--On Monday, 23 October, 2006 21:22 +0200 Brian E Carpenter
In general, at least as things are now, I would prefer that
this current draft simply be dropped, and the current status
The problem with the current status is that we have no tools
intermediate between 30 days suspension by a WG Chair and
indefinite suspension by PR-action. That gives us a small
and a very big hammer, and nothing for medium size nails.
I've been trying to avoid this discussion, but it appears to me
that, especially if the plan is to tune things further, there is
a middle ground in the proposals and comments that have been
made... and the subject draft isn't it.
I think that middle ground has the following elements:
(1) Any language in 3683 that appears to limit other actions
with regard to mailing list abuse needs to be overridden. In
Montreal, I was convinced that the best way to do that, given
levels of discussion that turned into what, IMO, were
self-inflicted DoS attacks on getting any IETF list work done,
was to get rid of 3683. I'm no longer convinced and think that,
maybe, the right thing to do in the short term is a very short
document (or piece of document), that simply overrides any
provisions of 3683, 3934, 2418, and even 4633 that appear to
constrain other options for dealing with a problem. If we can
remember that we aren't a legislature trying to write laws that
cannot be interpreted in unreasonable ways, I think that
material should be moderately easy to write.
(2) We should let the experiment of 4633 run its course before
doing major retuning. It seems to me that the intent of that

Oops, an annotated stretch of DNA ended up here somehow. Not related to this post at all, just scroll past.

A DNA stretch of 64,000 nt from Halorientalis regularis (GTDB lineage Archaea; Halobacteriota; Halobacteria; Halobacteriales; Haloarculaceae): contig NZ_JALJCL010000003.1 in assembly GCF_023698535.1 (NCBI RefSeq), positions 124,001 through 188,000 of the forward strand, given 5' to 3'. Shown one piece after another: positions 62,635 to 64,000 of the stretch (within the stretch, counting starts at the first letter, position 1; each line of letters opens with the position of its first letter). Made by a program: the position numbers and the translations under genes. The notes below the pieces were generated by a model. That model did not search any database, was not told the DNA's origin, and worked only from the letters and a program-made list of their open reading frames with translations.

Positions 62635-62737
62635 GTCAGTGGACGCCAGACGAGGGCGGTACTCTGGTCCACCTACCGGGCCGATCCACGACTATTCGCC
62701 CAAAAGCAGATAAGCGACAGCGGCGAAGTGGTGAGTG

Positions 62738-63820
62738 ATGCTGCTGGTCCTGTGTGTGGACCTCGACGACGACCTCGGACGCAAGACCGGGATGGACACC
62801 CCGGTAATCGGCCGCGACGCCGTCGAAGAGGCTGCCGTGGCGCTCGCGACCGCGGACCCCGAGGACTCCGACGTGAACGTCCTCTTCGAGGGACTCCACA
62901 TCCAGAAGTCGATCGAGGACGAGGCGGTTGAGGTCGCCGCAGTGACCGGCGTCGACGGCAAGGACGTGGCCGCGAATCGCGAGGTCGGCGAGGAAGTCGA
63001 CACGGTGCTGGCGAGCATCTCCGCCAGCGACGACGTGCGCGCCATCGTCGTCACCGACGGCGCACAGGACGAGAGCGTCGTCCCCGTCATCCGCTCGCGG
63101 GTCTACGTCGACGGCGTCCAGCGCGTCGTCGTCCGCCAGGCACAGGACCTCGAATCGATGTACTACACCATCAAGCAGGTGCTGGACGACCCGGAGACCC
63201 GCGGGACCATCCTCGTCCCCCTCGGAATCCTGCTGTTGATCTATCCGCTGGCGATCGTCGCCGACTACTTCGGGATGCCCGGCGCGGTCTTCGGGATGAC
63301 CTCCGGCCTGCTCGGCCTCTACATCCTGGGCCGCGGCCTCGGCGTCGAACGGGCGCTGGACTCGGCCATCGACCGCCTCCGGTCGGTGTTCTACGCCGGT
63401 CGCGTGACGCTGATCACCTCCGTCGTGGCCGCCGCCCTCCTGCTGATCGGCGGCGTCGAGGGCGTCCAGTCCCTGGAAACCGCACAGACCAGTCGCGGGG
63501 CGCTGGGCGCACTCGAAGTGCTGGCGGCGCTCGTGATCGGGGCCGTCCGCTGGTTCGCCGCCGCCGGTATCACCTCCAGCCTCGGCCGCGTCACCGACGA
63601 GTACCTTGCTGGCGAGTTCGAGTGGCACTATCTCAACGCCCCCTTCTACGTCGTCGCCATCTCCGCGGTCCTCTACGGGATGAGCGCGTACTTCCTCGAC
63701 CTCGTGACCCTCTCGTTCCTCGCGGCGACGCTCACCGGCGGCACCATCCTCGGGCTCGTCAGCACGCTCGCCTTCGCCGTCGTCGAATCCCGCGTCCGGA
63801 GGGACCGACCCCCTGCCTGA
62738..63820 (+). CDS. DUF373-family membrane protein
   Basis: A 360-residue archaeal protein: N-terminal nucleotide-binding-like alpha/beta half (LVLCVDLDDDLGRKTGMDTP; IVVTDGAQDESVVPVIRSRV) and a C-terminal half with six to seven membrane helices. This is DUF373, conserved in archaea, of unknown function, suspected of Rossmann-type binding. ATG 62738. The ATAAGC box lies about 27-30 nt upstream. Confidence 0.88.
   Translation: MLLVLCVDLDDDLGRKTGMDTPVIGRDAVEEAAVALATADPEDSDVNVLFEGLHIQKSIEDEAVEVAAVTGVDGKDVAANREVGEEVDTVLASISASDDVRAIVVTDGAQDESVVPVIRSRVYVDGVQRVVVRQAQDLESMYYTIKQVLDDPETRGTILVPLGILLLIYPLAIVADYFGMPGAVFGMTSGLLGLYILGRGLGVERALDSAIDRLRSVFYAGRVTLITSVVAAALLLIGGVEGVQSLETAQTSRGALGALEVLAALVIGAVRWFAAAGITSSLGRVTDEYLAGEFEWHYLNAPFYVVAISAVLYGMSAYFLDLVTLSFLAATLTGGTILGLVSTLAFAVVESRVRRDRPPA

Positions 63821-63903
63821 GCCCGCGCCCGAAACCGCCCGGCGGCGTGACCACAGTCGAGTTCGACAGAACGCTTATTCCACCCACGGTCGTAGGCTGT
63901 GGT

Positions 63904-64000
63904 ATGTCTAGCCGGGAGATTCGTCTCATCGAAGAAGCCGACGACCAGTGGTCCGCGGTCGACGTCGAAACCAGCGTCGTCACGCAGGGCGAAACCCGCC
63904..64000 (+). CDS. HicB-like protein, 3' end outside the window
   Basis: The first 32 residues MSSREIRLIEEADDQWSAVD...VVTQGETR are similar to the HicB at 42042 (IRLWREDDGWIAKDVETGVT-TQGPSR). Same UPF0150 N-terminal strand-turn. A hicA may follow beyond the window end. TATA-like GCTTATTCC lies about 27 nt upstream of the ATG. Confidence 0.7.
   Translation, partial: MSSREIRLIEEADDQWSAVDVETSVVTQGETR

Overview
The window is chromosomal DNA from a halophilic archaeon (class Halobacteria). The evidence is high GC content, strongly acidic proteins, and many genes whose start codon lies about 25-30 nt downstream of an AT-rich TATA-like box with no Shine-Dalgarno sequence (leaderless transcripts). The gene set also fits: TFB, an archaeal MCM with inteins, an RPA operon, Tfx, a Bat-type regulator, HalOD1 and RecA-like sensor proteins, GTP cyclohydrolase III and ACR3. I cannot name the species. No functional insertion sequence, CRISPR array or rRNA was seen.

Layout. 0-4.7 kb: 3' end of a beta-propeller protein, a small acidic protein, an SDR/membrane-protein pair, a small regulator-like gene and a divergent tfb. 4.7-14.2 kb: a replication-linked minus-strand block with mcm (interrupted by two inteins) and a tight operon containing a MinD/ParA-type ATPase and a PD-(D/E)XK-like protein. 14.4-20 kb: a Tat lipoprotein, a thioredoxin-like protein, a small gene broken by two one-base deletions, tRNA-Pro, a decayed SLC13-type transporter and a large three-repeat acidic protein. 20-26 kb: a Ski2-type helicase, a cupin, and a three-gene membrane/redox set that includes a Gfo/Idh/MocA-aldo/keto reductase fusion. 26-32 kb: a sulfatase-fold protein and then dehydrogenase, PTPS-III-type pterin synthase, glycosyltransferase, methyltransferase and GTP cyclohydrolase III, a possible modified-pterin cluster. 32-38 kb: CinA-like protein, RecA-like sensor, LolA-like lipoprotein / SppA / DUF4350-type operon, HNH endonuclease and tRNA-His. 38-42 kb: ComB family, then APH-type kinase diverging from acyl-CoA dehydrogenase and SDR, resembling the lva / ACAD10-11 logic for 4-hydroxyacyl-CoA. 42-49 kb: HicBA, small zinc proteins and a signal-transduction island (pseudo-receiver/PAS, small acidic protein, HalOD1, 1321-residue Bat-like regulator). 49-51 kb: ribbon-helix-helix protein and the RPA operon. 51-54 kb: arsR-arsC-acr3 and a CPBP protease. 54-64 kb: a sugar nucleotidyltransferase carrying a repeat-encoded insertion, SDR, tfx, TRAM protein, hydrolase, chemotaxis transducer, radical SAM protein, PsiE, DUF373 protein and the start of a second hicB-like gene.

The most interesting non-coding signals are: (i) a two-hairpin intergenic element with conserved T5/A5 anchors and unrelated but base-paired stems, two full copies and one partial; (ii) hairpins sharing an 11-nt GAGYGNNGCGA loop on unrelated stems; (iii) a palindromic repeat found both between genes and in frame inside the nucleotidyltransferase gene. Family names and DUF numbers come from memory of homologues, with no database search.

document is to provide ways to establish, and experiment with,
exactly the type of "hammer for medium-sized nails" that you
suggest is missing. Indeed, if I read 4633 correctly, we can do
the overriding suggested above at our collective leisure, since
it seems to permit any or all of the intermediate measures.
(3) 3683, at least for the present, should remain on the table.
Efforts to initiate 3683 proceedings should consider not only
the behavior of the claimed offender but also the amount of
community energy a 3683 action takes up. If that deters some
3683-type PR actions as just not worth the energy, fine. If
not, then perhaps the comments suggesting that an indefinite
suspension that is expected to be more or less permanent should
require community discussion are correct...
(4) It seems to me that the arguments that we should not permit
indefinite (or very long) suspensions without some more formal
action and opportunity for community comment have merit. If
so, I would hope that can be taken as guidance for those
involved, especially when approving actions under 4633. If
that guidance is not heeded, that would seem to be grounds for a
"procedures aren't working adequately or as intended" appeal,
which would force the then-required community discussion.
Otherwise, we revisit that question at the end of the 4633
period, i.e., revisit that and other questions in 16 months,
more or less.
Given 4633 and the comments above, what do you think we need to
do now... other than, possibly, un-doing the sections of the
existing specs that appear to limit, rather than expand, options?
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